Cubitus varus

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Cubitus varus
Cubitus varus versus cubitus valgus
SpecialtyRheumatology, medical genetics

Cubitus varus is a varus deformity in which the extended forearm is deviated towards midline of the body.

Cubitus varus is often referred to as "Gunstock deformity", due to the crooked nature of the healing.[1][2]

The "opposite" condition is cubitus valgus.

Signs and symptoms


Instances in which the medial epicondyle of the distal humerus is malformed due to the initial fracture at the humeral endplate may result in subluxation (snapping) of the ulnar nerve over the medial epicondyle with active flexion and extension of the elbow. In such instances, conductance of the ulnar nerve may be compromised due to chronic irritation, potentially resulting in irreversible ulnar neuropathy.


A common cause is a supracondylar fracture of the humerus. It can be corrected via a corrective osteotomy of the humerus and either internal or external fixation of the bone until union.[3]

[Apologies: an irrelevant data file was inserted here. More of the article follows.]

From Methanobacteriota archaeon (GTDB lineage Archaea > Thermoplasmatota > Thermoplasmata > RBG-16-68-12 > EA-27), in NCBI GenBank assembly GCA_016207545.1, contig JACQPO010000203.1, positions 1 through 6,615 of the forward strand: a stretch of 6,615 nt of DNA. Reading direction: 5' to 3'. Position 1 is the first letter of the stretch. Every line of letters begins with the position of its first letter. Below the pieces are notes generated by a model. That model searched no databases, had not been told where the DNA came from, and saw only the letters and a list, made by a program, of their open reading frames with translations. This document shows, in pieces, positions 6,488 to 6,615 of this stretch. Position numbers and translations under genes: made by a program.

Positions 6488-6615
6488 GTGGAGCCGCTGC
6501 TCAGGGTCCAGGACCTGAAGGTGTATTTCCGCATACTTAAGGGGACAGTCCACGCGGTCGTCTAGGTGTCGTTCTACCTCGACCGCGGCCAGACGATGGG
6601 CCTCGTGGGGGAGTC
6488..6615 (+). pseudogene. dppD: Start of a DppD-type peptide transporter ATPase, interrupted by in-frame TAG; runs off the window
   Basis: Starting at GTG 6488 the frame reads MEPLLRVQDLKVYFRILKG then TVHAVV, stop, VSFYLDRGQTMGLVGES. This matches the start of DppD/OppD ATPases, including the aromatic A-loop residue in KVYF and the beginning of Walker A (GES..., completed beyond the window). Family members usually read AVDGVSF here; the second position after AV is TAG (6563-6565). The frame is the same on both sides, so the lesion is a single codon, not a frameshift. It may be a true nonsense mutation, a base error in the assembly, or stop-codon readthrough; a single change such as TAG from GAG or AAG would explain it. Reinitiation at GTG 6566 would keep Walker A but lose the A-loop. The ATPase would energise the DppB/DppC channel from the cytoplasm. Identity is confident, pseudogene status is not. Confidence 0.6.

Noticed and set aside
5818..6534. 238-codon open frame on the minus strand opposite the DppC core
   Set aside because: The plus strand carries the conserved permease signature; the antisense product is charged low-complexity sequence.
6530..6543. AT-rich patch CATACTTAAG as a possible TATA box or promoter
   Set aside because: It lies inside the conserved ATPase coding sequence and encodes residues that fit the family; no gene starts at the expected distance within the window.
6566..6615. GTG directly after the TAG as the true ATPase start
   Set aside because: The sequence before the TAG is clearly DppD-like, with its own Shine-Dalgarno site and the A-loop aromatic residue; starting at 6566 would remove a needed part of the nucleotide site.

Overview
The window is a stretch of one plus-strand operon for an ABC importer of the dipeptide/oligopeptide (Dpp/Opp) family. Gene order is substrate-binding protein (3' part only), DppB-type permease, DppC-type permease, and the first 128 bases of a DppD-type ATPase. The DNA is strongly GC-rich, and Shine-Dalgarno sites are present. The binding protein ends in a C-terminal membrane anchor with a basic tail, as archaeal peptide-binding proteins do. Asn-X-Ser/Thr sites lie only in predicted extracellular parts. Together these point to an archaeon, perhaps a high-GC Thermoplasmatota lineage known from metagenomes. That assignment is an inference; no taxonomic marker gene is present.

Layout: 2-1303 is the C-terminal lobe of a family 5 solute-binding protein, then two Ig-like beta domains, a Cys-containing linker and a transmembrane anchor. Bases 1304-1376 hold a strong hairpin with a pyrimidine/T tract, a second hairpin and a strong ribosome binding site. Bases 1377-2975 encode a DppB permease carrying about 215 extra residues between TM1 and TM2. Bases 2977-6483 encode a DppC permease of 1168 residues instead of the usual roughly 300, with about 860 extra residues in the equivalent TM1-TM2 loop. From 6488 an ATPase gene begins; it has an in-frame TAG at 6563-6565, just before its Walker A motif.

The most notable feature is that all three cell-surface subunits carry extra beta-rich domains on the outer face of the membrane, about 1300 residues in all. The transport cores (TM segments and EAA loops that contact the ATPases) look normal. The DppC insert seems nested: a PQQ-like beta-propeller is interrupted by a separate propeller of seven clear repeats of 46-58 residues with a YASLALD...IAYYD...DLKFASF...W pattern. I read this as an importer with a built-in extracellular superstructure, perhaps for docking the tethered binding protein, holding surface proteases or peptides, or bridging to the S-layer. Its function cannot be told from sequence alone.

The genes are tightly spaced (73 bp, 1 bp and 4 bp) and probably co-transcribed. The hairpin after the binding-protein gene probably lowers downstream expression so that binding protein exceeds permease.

Refracture image shows a lateral condyle fracture with cubitus varus.

Cubitus varus is not able to be diagnosed until after healing of the prior fracture, as the arm must be in full extension, not flexion, for the deformity to be noticed.[citation needed]


A cubitus varus deformity is more cosmetic than limiting of any function,[4] however internal rotation of the radius over the ulna may be limited due to the overgrowth of the humerus. This may be noticeable during an activity such as using a computer mouse.[citation needed]


  1. "Medcyclopaedia - Gunstock deformity". Archived from the original on 2012-02-07. Retrieved 2008-02-25.
  2. Stimson LA (Sep 1900). "I. Cubitus Varus; or, "Gunstock" Deformity following Fracture of the Lower End of the Humerus". Ann. Surg. 32 (3): 301–8. doi:10.1097/00000658-190007000-00021. PMC 1425131. PMID 17860875.
  3. Rüdiger Döhler: Suprakondyläre Korrekturosteotomie beim posttraumatischen Cubitus varus. Unfallchirurg 105 (2002), p. 397-400
  4. "Cubitus Varus - Wheeless' Textbook of Orthopaedics". Archived from the original on 2019-08-31. Retrieved 2008-02-25.

External links